Understanding China


#161

Chinese completes tracks for a new railway station in 9 hrs.:


Beat that!!!


#162

#163

China Labour Watch: Sponsored by your friendly CIA??:

From this article in the now defunct “The Awl”:


Same as that other reliable source of information about China: ChinaAid:


#164

From The Economist last week:


#165

Mao in China and Stalin in Russia, its whole new world…
( soon to add Najib in Malaysia)
dictators everywhere


#166

Good article… More evidence against the case that China displays “the good kind” of nationalism and only wants peace and Harmony for all.

This will end up in a shooting war before it’s over… They’re gonna keep pushing and pushing until somebody pushes back. My guess is the breaking point will be when (not if) they make their move on Taiwan.


#167

they make lots of stuff but still havent invented anything after paper and gunpowder.
When we all have a product at home or work that is a Chinese invented technology, let me know.


#168

I like the idea of being able to travel in china and russia. Not like it was when i was a kid. on the other hand, there are far more countries one won’t want to go to now!!! How long till Egypt destroys the pyramids because they were built by ‘Heathens’? , for that matter, why does SW Asia even use cell phones… other than to set off bombs!
RE: global warming… like health care, free trade and other boon dongles, it will eventually be proven to be nothing more than a revenue creating device under the guise of helping the little people. It’s usually about money and money flow. (read power)


#169

In the 1960’s, yes I am old enough to remember that, one did not want to be caught with anything that said “Made in Japan” it was an indication of cheap crap that wouldn’t last as long as the bag it came in. Later Korean merchandise from radios to TVs started showing up and the proud US citizens looked down their nose at them too. Samsung, Sony, Panasonic became sought after. Be careful about disparaging the Chinese, the parallels are similar . They have been merchants and traders for longer that most countries have existed. Their political beliefs are just a means to an end for them. At their heart they are traders and merchanilists and they’ll eat your lunch at the end of the day if you don’t invest in your own country. The USA and many EU countries use their profits for stock buy backs and other “financial engineering” rather than invest in their own facilities,except the ones they build in China. That is not China’s fault.


#170

Is this a rhetorical question or a sarcastic one perhaps? If not, the answer lies in much lower infrastructure costs, plain and simple. Much easier to set up cell phone towers than run phone lines.


#171

Well, your illustrious leader just push a bit too far. Not that China will engage in a shooting war if they are not attacked, but they will have him eat his words by hitting back where it counts.

China is importing a lot of agricultural products from USA to help balance the trade at least a little bit, not because they cannot find alternative suppliers.

China is buying hundreds of planes from Boeing, which they could get from Airbus, and will soon be making themselves.

China is buying US bonds and other debt to keep their export trade to US flowing. They could invest their money more profitably in other projects, in Asia, Africa, South America and Europe, all places that appreciate Chinese investment.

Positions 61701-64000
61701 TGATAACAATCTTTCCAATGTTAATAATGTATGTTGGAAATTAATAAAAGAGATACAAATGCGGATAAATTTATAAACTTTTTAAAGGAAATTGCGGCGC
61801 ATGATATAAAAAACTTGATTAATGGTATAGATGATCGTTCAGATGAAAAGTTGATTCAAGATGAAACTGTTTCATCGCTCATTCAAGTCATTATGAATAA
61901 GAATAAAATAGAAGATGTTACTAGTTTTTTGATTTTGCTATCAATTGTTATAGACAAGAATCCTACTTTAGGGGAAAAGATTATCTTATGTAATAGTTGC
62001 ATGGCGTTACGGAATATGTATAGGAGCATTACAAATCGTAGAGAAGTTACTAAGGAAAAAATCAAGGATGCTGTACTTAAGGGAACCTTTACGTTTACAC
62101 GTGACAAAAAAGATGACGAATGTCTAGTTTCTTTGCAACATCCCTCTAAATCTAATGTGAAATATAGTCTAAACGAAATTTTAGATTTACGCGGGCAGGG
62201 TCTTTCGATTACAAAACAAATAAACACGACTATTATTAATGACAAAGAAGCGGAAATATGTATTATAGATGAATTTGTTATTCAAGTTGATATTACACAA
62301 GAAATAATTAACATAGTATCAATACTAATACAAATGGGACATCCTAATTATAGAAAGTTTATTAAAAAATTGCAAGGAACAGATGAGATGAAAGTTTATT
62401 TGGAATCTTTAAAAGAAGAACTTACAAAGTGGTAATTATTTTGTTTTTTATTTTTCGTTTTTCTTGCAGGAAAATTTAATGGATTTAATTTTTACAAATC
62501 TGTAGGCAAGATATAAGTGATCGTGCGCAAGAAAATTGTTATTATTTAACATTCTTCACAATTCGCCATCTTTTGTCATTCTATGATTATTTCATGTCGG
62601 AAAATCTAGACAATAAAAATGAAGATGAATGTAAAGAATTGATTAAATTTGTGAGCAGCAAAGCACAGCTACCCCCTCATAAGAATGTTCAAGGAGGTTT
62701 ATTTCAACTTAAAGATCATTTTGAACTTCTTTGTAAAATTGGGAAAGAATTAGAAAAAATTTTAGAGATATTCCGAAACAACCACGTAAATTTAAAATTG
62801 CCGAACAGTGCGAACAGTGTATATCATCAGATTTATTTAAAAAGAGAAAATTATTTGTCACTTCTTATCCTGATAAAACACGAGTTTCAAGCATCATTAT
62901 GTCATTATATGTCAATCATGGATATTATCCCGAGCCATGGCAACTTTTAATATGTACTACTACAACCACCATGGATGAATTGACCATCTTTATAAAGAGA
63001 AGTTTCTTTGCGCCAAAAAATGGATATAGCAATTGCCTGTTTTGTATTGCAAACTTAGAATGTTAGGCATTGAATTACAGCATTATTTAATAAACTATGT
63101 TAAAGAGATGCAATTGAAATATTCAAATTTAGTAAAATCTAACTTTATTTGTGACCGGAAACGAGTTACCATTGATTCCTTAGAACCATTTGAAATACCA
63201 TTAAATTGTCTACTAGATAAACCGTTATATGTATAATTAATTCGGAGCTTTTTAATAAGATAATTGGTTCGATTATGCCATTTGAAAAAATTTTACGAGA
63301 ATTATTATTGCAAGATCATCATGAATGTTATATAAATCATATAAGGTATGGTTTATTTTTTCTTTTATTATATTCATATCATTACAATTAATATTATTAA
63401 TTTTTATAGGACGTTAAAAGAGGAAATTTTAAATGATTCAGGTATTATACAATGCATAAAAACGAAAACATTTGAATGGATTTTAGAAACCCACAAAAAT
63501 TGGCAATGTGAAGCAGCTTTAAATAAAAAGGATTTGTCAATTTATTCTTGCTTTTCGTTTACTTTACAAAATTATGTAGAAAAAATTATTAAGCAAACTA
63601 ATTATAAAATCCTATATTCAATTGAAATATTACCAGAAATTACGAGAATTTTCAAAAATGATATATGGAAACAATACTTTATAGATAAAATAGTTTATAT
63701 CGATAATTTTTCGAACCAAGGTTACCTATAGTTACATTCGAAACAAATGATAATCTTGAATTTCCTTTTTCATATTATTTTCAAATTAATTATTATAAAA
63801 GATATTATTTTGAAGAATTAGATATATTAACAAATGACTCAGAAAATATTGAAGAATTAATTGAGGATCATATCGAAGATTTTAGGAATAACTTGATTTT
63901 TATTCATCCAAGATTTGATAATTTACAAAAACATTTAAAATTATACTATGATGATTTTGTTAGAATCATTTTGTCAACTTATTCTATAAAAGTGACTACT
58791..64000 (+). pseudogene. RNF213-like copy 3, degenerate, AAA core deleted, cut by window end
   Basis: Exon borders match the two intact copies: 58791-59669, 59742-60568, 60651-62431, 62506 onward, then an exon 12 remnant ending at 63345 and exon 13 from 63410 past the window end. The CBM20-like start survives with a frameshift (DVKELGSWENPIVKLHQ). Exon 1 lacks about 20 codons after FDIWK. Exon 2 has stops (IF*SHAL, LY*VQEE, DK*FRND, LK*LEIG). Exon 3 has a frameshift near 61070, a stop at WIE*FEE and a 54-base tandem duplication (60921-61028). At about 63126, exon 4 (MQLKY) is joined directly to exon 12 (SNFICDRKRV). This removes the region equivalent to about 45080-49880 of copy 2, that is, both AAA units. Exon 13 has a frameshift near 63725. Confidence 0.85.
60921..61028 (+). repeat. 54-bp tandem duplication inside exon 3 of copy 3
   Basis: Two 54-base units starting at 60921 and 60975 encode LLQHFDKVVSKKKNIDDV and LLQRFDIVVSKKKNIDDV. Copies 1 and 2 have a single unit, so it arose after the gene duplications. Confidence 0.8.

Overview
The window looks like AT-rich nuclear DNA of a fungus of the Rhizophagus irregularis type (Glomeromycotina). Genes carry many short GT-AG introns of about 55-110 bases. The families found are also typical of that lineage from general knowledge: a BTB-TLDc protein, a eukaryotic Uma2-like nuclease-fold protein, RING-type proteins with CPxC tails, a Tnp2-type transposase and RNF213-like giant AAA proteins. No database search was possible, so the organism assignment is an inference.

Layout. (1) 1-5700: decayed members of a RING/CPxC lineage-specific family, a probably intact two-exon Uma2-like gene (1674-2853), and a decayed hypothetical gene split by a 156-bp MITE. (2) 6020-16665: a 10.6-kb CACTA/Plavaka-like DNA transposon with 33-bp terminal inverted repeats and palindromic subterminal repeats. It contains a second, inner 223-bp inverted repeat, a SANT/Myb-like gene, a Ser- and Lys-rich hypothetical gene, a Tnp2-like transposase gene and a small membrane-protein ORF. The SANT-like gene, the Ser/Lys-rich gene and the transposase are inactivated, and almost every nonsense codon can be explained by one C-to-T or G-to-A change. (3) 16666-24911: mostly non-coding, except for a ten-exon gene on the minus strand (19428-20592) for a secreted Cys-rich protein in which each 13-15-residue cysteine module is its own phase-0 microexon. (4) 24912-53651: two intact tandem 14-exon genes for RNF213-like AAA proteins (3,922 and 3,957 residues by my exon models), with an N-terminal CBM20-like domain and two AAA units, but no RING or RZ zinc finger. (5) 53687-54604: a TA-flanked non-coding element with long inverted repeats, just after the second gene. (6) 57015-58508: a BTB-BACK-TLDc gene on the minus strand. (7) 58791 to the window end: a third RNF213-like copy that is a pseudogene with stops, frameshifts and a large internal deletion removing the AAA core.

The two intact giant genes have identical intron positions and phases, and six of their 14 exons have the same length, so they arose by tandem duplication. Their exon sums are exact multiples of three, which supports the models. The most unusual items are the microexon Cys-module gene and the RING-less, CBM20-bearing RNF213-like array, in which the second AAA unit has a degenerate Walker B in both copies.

The present US leadership appears to think that they are playing in a Kindergarten, not on a world stage. It will only end up in a shooting war if America feels that they have to start one because they see their world dominance is slipping away and they cannot handle it as adults.


#172

I have always been able to travel to China, Russia and even North Korea. In fact I visited all these countries in the 1960’s. I have not visited Cuba, but not because the Norwegian Government restrict me from going there, or anywhere else in the world.

People in SW Asia (aka the Middle East) does use smartphone as much as anybody, but I assume you were trying to be funny. In fact, many of the countries there (that hasn’t been bombed to oblivion) has better networks and more up to date applications than much of the west.
Hightech isn’t developing more Social network, or new and improved ways to gather personal date for the advertising industry. (Which shows up to have other applications as well)

Use of smartphones to do banking, make payment w/o cash, security etc. is widely used both in SW Asia, Africa, South Asia and especially in China, where cash is just about obsolete.
Of course you can also make telephone calls with them, but that doesn’t appear to be a main function any more.


#173

I agree with what you are saying.
Proud Americans are still looking down their nose at a lot of things and will probably do so for a long time to come. It would be smarter to cooperate, trade and learn from other countries, rather than ride the nationalistic horse.

It appears that confrontation and creating enemies out of friends are flavour of the day with the present administration though.


#174

It’s really simple. Every country needs to buy from the US approximately the same amount as they sell to the US.


#175

Unless you’re China… Because their nationalism and desire to keep their population homogeneous is “the good kind” according to you


#176

This is really true. All they did was take advantage of the piss poor policies put in place by our own politicians. The problems were then compounded as those same politicians (or new ones just like them) got reelected/elected over and over again.

The result? 20T in debt, most decent paying jobs shipped overseas, and every effort being made to have H1-B holders fill the ones that remain. What an amazing fall from where we were at the end of WW2. The saddest part is that it was fully self inflicted.


#177

Two things going on with the USA and the world.